Ten-term Ohio Rep. John Boehner celebrates the GOP's victory Tuesday night in Washington, D.C. The election changes the balance of power in Congress and is likely to elevate Boehner to speaker of the House.
Sweeping Republican victories Tuesday night that wrested House control from Democrats and diminished their Senate majority will bring to Congress a flood of impatient, anti-Washington newcomers — many elected with Tea Party support.
But when the GOP class of 2010 arrives on Capitol Hill, it will likely find itself led by two decidedly old-school Washington hands. In the House, 10-term Ohio Rep. John Boehner is expected to succeed the nation's first female House speaker, Nancy Pelosi, a California Democrat. And in the Senate, Minority Leader Mitch McConnell of Kentucky was first elected in 1984.
Democrats retained control of the Senate on Tuesday by a slim margin. Majority Leader Harry Reid's win in Nevada helped his party avoid a leadership battle between Charles Schumer of New York and Richard Durbin of Illinois.
There's little argument that the divided Congress will present President Obama with his biggest legislative challenge after two years of Democratic control. And Boehner will be the public face of that challenge.
In his election-night speech, Boehner emphasized his humble Ohio roots, not his 20 years in the nation's capital, and said the country is "witnessing a repudiation of Washington ... a repudiation of big government." He said if Obama is willing to "change course," Republicans are "ready to work with him."
Earlier, in a phone call to a Tea Party gathering, he said: "I'll never let you down."
Both Boehner, 60, and McConnell, 68, have pledged to block the president's agenda as he prepares to seek re-election. And Republicans are promising to use their new clout to roll back provisions of Obama's signature health care legislation, make permanent Bush-era tax cuts and cut spending — though how is not yet clear.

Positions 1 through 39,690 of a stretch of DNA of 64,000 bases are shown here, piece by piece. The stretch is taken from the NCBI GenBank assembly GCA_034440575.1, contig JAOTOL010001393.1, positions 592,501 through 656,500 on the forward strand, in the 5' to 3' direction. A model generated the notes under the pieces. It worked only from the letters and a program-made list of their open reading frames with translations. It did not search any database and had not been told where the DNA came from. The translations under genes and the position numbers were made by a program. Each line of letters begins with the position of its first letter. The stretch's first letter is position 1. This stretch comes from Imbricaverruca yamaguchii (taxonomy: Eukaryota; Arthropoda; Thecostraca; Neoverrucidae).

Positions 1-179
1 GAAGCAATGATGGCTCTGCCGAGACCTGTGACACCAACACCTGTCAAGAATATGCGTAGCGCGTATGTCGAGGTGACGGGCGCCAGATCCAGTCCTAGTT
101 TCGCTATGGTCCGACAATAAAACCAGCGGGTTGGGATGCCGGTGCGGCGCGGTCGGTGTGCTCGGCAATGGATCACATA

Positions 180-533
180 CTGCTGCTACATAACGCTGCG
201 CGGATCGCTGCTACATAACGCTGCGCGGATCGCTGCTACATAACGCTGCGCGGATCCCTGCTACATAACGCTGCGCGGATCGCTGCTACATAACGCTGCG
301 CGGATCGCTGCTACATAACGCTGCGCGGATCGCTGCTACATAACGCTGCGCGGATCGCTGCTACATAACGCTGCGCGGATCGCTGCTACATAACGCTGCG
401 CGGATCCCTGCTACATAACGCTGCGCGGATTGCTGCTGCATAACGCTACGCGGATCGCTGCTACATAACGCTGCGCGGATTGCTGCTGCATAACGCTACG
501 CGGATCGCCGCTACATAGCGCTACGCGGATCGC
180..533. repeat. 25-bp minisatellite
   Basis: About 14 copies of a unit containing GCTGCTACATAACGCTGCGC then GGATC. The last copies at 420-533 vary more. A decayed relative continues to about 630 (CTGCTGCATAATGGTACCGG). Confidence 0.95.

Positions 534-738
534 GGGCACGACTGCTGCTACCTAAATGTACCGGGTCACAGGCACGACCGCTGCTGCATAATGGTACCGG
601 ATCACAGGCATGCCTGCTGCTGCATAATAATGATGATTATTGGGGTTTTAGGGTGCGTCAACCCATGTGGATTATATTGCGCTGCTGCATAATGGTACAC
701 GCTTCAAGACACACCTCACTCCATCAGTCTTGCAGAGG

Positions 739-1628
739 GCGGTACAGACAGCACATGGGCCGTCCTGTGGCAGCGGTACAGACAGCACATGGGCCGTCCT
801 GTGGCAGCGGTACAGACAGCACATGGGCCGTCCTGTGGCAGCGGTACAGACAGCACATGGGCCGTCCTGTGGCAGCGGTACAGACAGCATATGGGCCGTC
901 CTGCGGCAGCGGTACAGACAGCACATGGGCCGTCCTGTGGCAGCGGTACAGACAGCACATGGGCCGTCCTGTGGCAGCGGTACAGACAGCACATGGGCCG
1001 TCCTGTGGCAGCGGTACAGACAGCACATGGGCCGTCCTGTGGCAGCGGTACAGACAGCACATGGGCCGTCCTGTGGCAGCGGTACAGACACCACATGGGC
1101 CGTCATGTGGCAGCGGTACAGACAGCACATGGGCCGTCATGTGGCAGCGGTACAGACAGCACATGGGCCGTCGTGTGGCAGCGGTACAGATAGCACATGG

Senate Minorty Leader Mitch McConnell of Kentucky addresses an election night gathering hosted by the National Republican Congressional Committee in Washington, D.C.
Senate Minorty Leader Mitch McConnell of Kentucky addresses an election night gathering hosted by the National Republican Congressional Committee in Washington, D.C. Cliff Owen/AP
Obama scheduled a news conference for 1 p.m. Wednesday; he's expected to signal how he'll approach the new political reality, which looks a lot like gridlock. The White House wasn't talking Tuesday night.
But significant challenges also await Boehner and McConnell.
How will two behind-the-scenes tacticians corral caucuses that have been pushed to the right by small-government Tea Party pressure and elected by voters who expressed a deep disapproval of Congress?
"We're on a pretty short leash here," says Rep. Jeff Flake, an Arizona Republican. "We've told people we'd not only be better than the Democrats, but better than we were."
When the new House members arrive, Flake says, Boehner will be "riding a tiger." The dozens of new members represent a "big number in the Republican conference, and they're going to want a very serious commitment to deficit reductions."
Some Republicans have even threatened to force a government shutdown if spending isn't cut.
Boehner's challenge will be to balance the clamor for real budget cuts — including those to entitlement programs like Social Security and Medicare — with the party's aim to win back the White House in 2012.
The agenda? An attack on the health care legislation — perhaps with a repeal vote to satisfy constituents, and then a more serious attempt through the appropriations process. An effort to make permanent Bush-era tax cuts. And a series of proposals to cut spending. But whether or not Boehner will take a whack at entitlement programs with a presidential contest looming remains a big question — and in his own caucus, too.
Flake is among those who say it would be "very difficult to bring the budget into anything close to balance" without touching those programs.
Back To The Future?